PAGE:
This week’s blog post focuses on the importance of evaluating business opportunities as it relates to angel investing. When it comes to investing large sums of money in an early-stage company, doing your homework as a potential investor is very important. In the book Winning Angels, the authors discuss an evaluation framework developed by William Sahlman and Howard Stevenson at Harvard Business School. The elements of this framework consist of the people, the business opportunity, the context, and the deal. These are the key elements that should be taken into consideration when evaluating an investment opportunity.


For this post, I want to focus on the people aspect because it really put an emphasis on the entrepreneur. At this stage in my life, I am focused on entrepreneurship and this topic really helped me understand what potential angels may be looking at should I get to the point of needing investors for a business idea. From reading this book and talking to other successful business minds, I have gathered that the entrepreneur and his team are ultimately the most valuable aspect of securing the investment of an angel. General Georges Doriot, the founder of modern-day venture capital, is quoted saying “I will invest with an A-quality man with a B-quality project, but not the other way around.” I love this quote because it makes so much sense. The entrepreneur/inventor is the engine behind any early-stage business. A product is no good if it doesn’t have a powerhouse willing to put in the long hours required to help get the product to market.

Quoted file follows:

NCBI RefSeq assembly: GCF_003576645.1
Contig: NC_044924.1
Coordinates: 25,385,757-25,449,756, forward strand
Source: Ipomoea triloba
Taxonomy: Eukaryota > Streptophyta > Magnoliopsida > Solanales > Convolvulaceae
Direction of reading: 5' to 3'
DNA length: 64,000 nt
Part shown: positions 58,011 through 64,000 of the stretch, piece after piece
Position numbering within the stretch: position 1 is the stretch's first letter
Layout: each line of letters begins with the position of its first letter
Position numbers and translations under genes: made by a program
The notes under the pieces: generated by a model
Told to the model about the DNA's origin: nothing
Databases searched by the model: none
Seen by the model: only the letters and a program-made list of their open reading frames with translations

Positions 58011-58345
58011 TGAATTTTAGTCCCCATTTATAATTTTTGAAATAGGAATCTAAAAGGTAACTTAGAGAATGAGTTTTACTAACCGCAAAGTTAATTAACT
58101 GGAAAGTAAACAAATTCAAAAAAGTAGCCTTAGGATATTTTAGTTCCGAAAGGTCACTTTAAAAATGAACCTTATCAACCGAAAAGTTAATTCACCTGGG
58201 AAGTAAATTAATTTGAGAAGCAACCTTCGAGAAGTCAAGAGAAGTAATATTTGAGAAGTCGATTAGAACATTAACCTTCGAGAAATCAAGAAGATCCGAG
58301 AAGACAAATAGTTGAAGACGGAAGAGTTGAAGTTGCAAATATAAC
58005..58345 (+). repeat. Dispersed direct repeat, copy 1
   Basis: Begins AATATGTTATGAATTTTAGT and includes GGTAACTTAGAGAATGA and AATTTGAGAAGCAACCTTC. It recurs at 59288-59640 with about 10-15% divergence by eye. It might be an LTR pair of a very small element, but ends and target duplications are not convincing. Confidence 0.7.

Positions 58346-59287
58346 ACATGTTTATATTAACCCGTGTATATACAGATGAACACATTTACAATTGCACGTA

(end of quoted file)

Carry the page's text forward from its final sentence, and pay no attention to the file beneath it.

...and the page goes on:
So what characteristics do angels look for in an entrepreneur? First and foremost, a good entrepreneur exemplifies perseverance. They will find a way to win and be successful. Other important characteristics include honest, courageous, competitive, resilient, charismatic, and intelligent. Some of these seem pretty obvious and can certainly be faked during a one-off meeting. Therefore, experienced investors will take them time vetting an entrepreneur to make sure they are who they appear to be. They will ask the entrepreneur countless questions. They will reach out to references provided by the entrepreneur to find out more. They will ask around to other people in the related industry to see if they can find any information on the entrepreneur. By the end of it all, there is no hiding what type of person you are and what type of entrepreneur you will be.


In conclusion, the entrepreneur is one of the most important aspects for angel investors to evaluate when considering a potential investment. The extent to which angels are willing to investigate when they are putting large amounts of money on the table is rather considerable. Therefore, as an aspiring entrepreneur, I am further realizing the importance of networking and building the best reputation I can for myself. Researching this topic has only increased my desire to continue to challenge myself to become more knowledgeable. I plan to do so by continuing to be an active part of my master’s program and to pick the brains of other successful business minds as I increase my network.

7 thoughts on “Angel Investing: Evaluating

  1. Joseph Rudy says:

    You have some great thoughts on evaluation. I came to a similar conclusion with the people aspect, specifically the entrepreneur, after reading the chapters on evaluation. Without an entrepreneur who has the drive and motivation to succeed, even a company with a “perfect” product will fail.